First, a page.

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IPC endorses Besigye for third battle with Museveni

Discussion in 'Ugandan News and Politics' started by ByaseL, Sep 1, 2010.

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    ByaseL JF-Expert Member

    Sep 1, 2010
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    Forum for Democratic Change President Dr Kizza Besigye was yesterday endorsed as a joint opposition flag bearer to lead the four parties to challenge President Museveni in 2011. Dr Besigye who has twice lost to Museveni was presented to delegates of his party, the FDC, Justice Forum Party, Conservative Party and Social Democratic Party at Namboole Stadium.

    An earlier anticipated contest for the opposition flag bearer did not take place after the leaders reached consensus during a Monday meeting held in Kampala. A team led by Professor Dani Nabudere, Professors Frederic Jjuuko, John Jean Barya and retired Bishop Balagadde Ssekadde brokered the deal that saw the other contenders; Hussein Kyanjo of Jeema, CP’s Prof James Kigongo and SDP’s Michael Mabikke offer to support Dr Besigye.

    “I am persuaded that what we are doing is a directive from the people of Uganda who, for a long time, have demanded that their leaders should unite,” Dr Besigye said. “…. Those who wish the IPC dead should pray for a long time for themselves because they may not live to see that happen.”

    The FDC leader sought to reassure opposition supporters that he can be an electable candidate on the third attempt. “I pray that we all appreciate that pushing a dictatorship from power is a challenging situation and it is not one man’s mission,” Dr Besigye said. “It is true that our share of votes have been rising while those of Mr Museveni have been falling, and I am sure that in the next elections if nobody has told government this, then they should be told that they have six months to pack their bags.”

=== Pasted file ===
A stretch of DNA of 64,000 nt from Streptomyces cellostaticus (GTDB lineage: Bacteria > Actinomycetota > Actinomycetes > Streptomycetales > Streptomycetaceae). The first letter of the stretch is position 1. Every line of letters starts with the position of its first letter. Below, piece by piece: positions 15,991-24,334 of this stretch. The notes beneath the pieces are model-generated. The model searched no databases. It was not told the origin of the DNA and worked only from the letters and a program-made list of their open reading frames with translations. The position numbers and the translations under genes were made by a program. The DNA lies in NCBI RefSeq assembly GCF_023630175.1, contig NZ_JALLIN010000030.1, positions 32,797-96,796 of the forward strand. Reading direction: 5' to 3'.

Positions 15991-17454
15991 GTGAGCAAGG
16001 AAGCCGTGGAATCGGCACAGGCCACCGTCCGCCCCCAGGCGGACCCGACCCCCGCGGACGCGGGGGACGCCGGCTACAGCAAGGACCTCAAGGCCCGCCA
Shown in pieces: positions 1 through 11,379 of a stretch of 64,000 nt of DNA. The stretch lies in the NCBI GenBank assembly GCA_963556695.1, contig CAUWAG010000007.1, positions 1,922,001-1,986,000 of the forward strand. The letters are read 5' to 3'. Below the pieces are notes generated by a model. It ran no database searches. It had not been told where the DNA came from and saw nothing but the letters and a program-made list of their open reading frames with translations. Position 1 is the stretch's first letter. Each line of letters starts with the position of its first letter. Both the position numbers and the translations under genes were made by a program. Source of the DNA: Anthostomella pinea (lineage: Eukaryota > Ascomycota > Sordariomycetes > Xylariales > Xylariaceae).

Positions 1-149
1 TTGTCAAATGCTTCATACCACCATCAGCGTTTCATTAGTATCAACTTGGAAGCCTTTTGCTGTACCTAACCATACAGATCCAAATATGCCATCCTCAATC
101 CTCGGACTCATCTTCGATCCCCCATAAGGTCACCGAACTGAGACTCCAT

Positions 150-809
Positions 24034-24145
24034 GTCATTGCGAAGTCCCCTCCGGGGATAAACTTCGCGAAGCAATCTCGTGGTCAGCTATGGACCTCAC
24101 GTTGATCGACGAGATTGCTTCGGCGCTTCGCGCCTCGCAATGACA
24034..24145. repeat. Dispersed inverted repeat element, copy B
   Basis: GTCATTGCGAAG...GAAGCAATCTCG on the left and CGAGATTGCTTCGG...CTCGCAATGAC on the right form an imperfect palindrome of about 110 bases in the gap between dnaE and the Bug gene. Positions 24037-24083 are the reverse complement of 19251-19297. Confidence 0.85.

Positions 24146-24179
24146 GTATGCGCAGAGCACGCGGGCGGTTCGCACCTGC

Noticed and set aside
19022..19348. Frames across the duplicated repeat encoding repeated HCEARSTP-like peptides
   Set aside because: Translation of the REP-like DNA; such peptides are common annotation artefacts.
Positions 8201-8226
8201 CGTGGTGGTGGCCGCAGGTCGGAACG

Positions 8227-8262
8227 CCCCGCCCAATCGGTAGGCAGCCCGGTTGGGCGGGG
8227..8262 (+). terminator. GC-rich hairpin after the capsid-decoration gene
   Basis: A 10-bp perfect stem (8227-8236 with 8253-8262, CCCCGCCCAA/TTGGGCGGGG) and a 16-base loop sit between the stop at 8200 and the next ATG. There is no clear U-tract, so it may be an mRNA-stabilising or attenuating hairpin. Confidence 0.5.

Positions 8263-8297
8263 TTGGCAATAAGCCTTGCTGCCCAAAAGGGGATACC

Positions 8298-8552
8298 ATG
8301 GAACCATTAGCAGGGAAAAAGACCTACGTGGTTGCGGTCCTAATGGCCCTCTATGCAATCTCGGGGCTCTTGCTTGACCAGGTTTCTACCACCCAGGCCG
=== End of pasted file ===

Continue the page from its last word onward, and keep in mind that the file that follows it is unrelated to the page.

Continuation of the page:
Dr Besigye took 29 per cent of the vote in 2001 when he stood under the Reform Agenda pressure group, and 37 per cent in 2006 when he stood under the FDC. The Supreme Court found widespread irregularities in both elections but ruled, in 2006, that these were not substantial enough to change the outcome of the result. He extended an olive branch to the Uganda People’s Congress and the Democratic Party, the two parties that pulled out of the coalition, citing lack of focus